Second California Trial
Without waiting for its first trial to begin, Apple had also fired off a second complaint in the same court on August 2, 2012 alleging infringement of 8 more utility patents. Some of the major accused products were Galaxy S II Skyrocket, Galaxy S II Epic 4G Touch, Nexus, Illusion, Captivate, Glide, Exhibit II 4G, Galaxy S III, Galaxy Note, Galaxy Tab 10.1, and others. Again, Samsung countered with eight of its own patents -- accusing the iPhone 4, iPhone 4S, iPad 2 and New iPad of infringement and later amending its infringement contentions to include the latest iPhone 5 and the 4th generation iPad.
So after the retrial on damages in the first case takes place, Apple and Samsung are scheduled to once again return to the same judge in California for yet another patent trial -- which is set to begin on March 31, 2014. That trial will focus on new products and different patents asserted by both parties. (The Apple patents-in-suit are U.S. Patent Numbers 5,946,647; 6,847,959; 8,046,721; 8,074,172; 8,014,760; 5,666,502; 7,761,414; and 8,086,604. The Samsung patents-in-suit are U.S. Patent Numbers 7,756,087; 7,551,596; 7,672,470; 7,577,757; 7,232,058; 6,292,179; 6,226,449; and 5,579,239.)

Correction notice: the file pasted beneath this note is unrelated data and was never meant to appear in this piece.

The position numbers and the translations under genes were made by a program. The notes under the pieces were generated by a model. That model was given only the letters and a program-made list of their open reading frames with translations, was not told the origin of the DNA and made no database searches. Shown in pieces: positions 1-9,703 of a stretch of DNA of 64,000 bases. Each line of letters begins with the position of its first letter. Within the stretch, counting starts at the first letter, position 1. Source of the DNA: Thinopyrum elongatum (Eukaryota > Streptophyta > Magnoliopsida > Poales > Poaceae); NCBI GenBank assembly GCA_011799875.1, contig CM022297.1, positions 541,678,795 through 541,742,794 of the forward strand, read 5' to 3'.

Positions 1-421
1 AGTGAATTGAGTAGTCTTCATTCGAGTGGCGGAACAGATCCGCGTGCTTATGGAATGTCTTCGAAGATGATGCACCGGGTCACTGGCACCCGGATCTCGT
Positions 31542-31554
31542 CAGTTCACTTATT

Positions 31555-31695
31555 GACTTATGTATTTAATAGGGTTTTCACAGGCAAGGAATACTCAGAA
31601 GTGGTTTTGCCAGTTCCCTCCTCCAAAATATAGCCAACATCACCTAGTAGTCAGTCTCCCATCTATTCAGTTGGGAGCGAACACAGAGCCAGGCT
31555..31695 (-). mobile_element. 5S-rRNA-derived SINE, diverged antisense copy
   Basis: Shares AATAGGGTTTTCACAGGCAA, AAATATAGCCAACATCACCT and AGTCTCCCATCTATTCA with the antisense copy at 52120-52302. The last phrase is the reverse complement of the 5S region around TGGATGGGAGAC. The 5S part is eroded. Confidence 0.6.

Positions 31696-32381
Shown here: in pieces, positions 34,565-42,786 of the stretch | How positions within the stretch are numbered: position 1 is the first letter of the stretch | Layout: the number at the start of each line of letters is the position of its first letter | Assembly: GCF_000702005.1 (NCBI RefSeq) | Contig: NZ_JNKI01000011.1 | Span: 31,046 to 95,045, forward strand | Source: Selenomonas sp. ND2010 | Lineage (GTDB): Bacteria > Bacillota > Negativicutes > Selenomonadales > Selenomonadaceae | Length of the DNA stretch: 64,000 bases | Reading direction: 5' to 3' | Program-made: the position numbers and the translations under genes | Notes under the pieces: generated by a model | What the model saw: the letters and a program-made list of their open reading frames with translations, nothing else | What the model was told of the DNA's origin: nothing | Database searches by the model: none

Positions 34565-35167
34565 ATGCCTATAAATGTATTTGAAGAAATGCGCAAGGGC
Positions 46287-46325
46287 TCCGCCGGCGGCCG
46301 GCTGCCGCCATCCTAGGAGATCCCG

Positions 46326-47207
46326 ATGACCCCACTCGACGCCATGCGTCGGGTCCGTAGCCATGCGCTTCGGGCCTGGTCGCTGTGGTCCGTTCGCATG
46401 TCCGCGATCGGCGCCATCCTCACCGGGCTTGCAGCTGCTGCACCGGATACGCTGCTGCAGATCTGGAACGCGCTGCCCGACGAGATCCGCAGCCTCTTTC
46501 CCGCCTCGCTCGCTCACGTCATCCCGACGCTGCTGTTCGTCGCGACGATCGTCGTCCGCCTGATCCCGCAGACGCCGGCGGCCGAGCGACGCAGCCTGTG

Re-Examination of the Rubber-Banding Patent
In the middle of the initial Apple/Samsung California-based court battle, an anonymous third party requested re-examination of Apple's "rubber-banding" patent (U.S. Pat. No. 7,469,381) in 2012. The technology described in the patent is the functionality that causes the content displayed on the iPhone's screen to bounce back when the user scrolls to the top or bottom of a page. The USPTO rejected the claims of the "rubber-banding" in March as anticipated by the prior art. As is typical, to overcome the prior art, Apple made certain arguments to get around the cited references. After an interview with Apple's patent lawyers, the USPTO affirmed the patent in June of 2013. On July 9, 2013, Samsung jumped on the opportunity presented by the USPTO's rejection and argued that Apple "presented a brand new interpretation" of the patent to the USPTO in order to maintain its validity. The consequence was that Apple had thereby "drastically" narrowed the scope of its patent claims.